Wellbeing, as we’ve explored, goes beyond the physical. When I experienced my burnout, I couldn’t understand why when physically, I thought I was doing all the right things.
In hindsight, I now realise I’d been neglecting my intellectual wellbeing. Becoming a mother was one of the biggest blessings in my life. But it was also one of my biggest challenges.
Being thrown into my role as a parent, I’d underestimated how my professional identity was important. As I focussed on my new baby, I hadn’t factored in my need for intellectual engagement and flow. Something that I couldn’t really get in my first year of motherhood and something that I now realise is a vital part of my wellbeing.
If the intellectual demands on us are too high it can impact our wellbeing
But if the intellectual demands on us are too low, that too can impact our wellbeing.
We need to feel like we’re being challenged in a way that supports our development and growth to fuel our wellbeing.
4. Neglecting leisure and enjoyment
Most of the research and data on wellbeing focuses on wellbeing in the workplace. While wellbeing at work is vitally important, it doesn’t account for us as a whole person. We need to work *and* live well.
Our wellbeing needs to be considered in all domains of our lives – including personal as well as professional.
When we become parents, it’s common for our personal lives to get squeezed out – between work commitments and family commitments, there’s often no time for leisure and enjoyment. They can fall to the wayside – they become almost non-essential. Something we’ll pick back up when we have more time in a different season of our lives.
But the research shows that leisure time is so important for our wellbeing. Being able to tap into our unique expression of creativity and find purpose allows us to live a happier, more fulfilled life.
It’s what Eve Rodsky calls Unicorn Space (because it feels like a mythical and unobtainable creature as a working mum!) – it’s what makes us interesting. Eve makes a really compelling case for Unicorn Space in her book and explains why it isn’t just a luxury. The research is clear that it’s necessary for our mental health, physical wellbeing, and sense of self.
5. Ineffective stress management
As working mums, many of us live in a constant state of busyness, juggling multiple responsibilities and feeling the pressure to keep up with societal expectations. The physiological and psychological effects and the impact on our nervous systems can’t be underestimated.
It can cause our body’s threat system to become highly activated.
When this happens, we experience stress responses, including increased heart rate, heightened alertness, and feelings of anxiety or fear. This response is meant to prepare our body to cope with the threat or initiate protective behaviours.
While the threat system serves a vital survival function, chronic activation of this system can negatively affect wellbeing. Prolonged or excessive activation of the threat system without adequate recovery can result in chronic stress, anxiety disorders, and other adverse physical and mental health outcomes.
It’s crucial to develop effective coping strategies and stress management techniques to regulate the activation of the threat system and reduce its impact on wellbeing. But the starting point is recognising that the over-activation of our stress system has become our’ negative normal’, because most of us aren’t even aware of it.
I know I wasn’t and that played a huge part in me ending up with adrenal fatigue – I literally burnt my adrenal glands out!
6. Letting perfectionism and self-criticism steal wellbeing
So many women I work with are high striving. They strive for excellence in everything they do and have high standards. These can be positive traits, but when taken to extremes, they can lead to negative outcomes, particularly for our wellbeing.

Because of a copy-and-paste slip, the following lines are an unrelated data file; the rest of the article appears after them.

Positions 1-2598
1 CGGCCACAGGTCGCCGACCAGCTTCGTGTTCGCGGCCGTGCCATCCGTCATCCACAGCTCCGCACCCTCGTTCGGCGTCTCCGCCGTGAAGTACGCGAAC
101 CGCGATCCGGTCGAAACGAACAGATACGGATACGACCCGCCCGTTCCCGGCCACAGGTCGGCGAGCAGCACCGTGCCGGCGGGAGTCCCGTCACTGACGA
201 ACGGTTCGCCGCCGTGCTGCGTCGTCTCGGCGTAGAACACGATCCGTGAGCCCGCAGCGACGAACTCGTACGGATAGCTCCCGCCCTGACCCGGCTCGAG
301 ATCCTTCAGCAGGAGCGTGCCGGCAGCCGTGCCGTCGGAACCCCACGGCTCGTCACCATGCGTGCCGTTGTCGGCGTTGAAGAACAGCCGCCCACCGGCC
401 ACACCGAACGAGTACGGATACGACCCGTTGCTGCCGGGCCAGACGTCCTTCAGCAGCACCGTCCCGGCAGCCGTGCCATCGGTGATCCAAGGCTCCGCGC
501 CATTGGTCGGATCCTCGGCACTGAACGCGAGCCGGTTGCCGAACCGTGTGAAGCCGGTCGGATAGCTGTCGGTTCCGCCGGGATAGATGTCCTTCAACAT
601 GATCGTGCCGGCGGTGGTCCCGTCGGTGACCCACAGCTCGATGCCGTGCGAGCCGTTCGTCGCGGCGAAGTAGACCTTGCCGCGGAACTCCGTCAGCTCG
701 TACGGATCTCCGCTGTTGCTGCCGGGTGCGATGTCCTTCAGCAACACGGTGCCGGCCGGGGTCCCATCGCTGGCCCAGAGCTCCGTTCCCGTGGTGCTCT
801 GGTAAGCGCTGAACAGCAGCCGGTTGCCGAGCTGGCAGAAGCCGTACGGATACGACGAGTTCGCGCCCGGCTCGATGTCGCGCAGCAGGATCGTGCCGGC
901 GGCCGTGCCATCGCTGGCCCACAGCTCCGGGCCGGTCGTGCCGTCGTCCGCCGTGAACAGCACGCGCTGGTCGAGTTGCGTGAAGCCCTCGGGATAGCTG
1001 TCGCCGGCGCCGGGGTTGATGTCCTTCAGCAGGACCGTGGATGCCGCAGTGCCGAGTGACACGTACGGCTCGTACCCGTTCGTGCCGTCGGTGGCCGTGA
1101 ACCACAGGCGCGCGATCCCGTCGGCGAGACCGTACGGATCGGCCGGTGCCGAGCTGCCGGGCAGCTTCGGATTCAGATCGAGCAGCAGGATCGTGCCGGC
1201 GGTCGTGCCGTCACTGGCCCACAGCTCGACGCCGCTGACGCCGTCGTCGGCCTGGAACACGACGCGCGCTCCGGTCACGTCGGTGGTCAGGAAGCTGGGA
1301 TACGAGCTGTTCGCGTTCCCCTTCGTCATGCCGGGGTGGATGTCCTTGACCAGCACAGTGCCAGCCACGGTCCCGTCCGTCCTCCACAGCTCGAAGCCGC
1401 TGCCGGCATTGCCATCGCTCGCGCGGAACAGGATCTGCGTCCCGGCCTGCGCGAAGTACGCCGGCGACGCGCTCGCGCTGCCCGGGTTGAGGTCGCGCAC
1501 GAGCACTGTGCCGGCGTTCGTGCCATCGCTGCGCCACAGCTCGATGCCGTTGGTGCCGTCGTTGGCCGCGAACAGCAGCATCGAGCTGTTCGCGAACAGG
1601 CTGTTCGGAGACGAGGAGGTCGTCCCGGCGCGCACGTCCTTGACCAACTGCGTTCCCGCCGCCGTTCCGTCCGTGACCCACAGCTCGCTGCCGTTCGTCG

The constant striving for perfection can result in chronic stress and anxiety. The fear of making mistakes or falling short of expectations can create a perpetual state of worry and unease.
Perfectionists often struggle to find satisfaction or enjoyment in their accomplishments because their focus is primarily on flaws or perceived failures. This can rob us of our joy and fulfilment and ultimately undermines our wellbeing even if we think we’re doing all the other wellbeing initiatives perfectly!
7. Failing to address the impact of technology
Technology is designed to addict us. We use our smartphones for everything, from telling the time and taking photos, as an alarm clock, to play music and as a purse or wallet.
Our phones are often the first thing we touch in the morning and the last thing we touch at night.
The overuse of technology has an impact on our mental health and is known to contribute to feelings of isolation, anxiety and depression. It can also impact our neurobiology influencing our hormone balance, impacting our immune and stress systems.
Being clear on your relationship with technology and developing digital wellbeing goals is crucial to your overall wellbeing.
8. Falling into ‘once and done’
Once you’ve put in place a robust plan for your wellbeing that’s enough isn’t it?
Unfortunately, it’s not.
What supports your wellbeing not only changes based on what season of life you’re in.
Do you have young children?
Demanding project at work?
It also fluctuates from day to day.
Not enough sleep last night?
Time of the month?
The truth is that your wellbeing is highly dynamic. It’s a delicate balancing act between your psychological and physical resources. And the particular social, emotional, psychological and physical challenges you face in life and work at any given time. So it constantly needs attention.
Understanding these common mistakes that can hinder our wellbeing is crucial to cultivating a healthier and more fulfilling life. By being aware of them, we can empower ourselves to mitigate or avoid their unhelpful impact.
It’s now more important than ever to manage your wellbeing.Enabling you to make the highest contribution in your life in a sustainable way!
Using your energy sustainably to make an impact in your professional life while also being able to show up in your personal life in a happy and healthy way!
Here’s to your sustainable wellbeing.
P.S. Would you like my support to understand, build and maintain your wellbeing this year? Get in touch for a chat to learn more about my Global Leadership Wellbeing Survey and how it can support you. The survey provides a full and unique picture of what’s sustaining – or detracting from your wellbeing and identifies key focus areas to create a practical and individualised action plan to maintain wellbeing on a holistic level